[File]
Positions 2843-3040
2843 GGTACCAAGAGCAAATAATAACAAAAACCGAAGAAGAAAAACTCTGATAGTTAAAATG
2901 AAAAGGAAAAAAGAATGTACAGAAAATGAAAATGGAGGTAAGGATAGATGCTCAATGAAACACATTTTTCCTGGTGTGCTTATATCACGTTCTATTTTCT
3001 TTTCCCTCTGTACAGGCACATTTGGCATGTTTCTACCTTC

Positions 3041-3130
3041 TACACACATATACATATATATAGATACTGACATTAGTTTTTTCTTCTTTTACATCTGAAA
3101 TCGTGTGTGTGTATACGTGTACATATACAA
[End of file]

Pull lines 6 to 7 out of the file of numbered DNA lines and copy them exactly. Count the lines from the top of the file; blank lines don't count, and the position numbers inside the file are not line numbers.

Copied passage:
3041 TACACACATATACATATATATAGATACTGACATTAGTTTTTTCTTCTTTTACATCTGAAA
3101 TCGTGTGTGTGTATACGTGTACATATACAA